Abs specific for phospho-p38, total p38, phospho-cPLA2, total cPLA2, and PPARγ were purchased from Cell Signaling Technology (Beverly, MA). β-Actin and anti-MR (CD 206-H300) Abs were purchased from Santa Cruz Biotechnology (Santa Cruz, CA). COX2 mAb was purchased from Cayman Chemical. Anti-CD206 mAb for confocal microscopy was purchased from BD Pharmingen (San Jose, CA). Accell PPARγ small interfering RNA (siRNA) and scramble siRNA were purchased from Thermo Scientific Dharmacon RNAi Technologies (Chicago, IL). The MR siRNA and scramble siRNA were purchased from Qiagen (Valencia, CA).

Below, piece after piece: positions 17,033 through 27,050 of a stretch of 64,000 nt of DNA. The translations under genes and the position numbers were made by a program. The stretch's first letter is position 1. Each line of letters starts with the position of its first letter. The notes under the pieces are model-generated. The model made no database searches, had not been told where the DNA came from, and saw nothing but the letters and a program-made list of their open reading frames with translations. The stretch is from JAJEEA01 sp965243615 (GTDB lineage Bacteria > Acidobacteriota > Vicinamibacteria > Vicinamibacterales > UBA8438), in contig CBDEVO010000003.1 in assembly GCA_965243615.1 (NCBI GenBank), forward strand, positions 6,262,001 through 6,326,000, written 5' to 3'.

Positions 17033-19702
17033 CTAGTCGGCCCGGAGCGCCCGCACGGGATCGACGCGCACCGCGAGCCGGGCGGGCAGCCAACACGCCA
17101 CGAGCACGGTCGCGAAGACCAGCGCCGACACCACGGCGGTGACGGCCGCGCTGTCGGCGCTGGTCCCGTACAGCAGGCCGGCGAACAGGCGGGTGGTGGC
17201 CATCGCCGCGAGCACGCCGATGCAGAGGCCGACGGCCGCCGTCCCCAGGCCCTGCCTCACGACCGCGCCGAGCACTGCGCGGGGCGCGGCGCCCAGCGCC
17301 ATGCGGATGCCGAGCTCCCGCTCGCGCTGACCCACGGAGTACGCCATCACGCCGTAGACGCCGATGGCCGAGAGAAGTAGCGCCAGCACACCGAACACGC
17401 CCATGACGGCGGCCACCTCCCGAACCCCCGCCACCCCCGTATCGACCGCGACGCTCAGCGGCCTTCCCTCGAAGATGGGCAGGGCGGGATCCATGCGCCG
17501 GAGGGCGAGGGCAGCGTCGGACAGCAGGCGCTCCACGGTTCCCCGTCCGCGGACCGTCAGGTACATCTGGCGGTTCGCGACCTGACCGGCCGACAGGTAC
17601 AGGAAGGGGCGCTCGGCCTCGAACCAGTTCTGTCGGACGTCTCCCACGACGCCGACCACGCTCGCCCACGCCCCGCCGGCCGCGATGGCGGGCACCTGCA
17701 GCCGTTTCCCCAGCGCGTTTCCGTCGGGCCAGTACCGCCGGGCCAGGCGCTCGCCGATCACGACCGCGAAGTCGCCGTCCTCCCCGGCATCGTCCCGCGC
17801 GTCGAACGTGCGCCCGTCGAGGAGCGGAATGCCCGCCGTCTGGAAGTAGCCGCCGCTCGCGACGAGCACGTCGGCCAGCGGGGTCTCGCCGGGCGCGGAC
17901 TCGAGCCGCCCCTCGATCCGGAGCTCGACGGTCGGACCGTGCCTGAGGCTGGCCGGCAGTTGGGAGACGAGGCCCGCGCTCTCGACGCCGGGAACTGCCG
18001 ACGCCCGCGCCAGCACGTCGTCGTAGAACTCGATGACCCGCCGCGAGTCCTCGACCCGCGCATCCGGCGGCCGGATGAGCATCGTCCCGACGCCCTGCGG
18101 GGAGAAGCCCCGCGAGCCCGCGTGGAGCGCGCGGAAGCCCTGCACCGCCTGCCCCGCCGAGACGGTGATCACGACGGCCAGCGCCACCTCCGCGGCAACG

Lyophilized M. tuberculosis H37Rv (ATCC 25618), M. bovis BCG (ATCC 35734), and M. smegmatis (ATCC 700084) were obtained from American Tissue Culture Collection (Manassas, VA), reconstituted, and used as described previously (27). The concentration of bacteria (1–2 × 108 bacteria/ml) and the degree of clumping (≤10%) were determined by counting in a Petroff-Hausser chamber. Bacteria prepared in this fashion are ≥90% viable by CFU assay. Killed M. tuberculosis was prepared by incubating bacteria with 4% paraformaldehyde for 30 min at room temperature, washing extensively with PBS, and resuspending in RPMI 1640 plus 10 mM HEPES plus 0.4% human serum albumin for infection.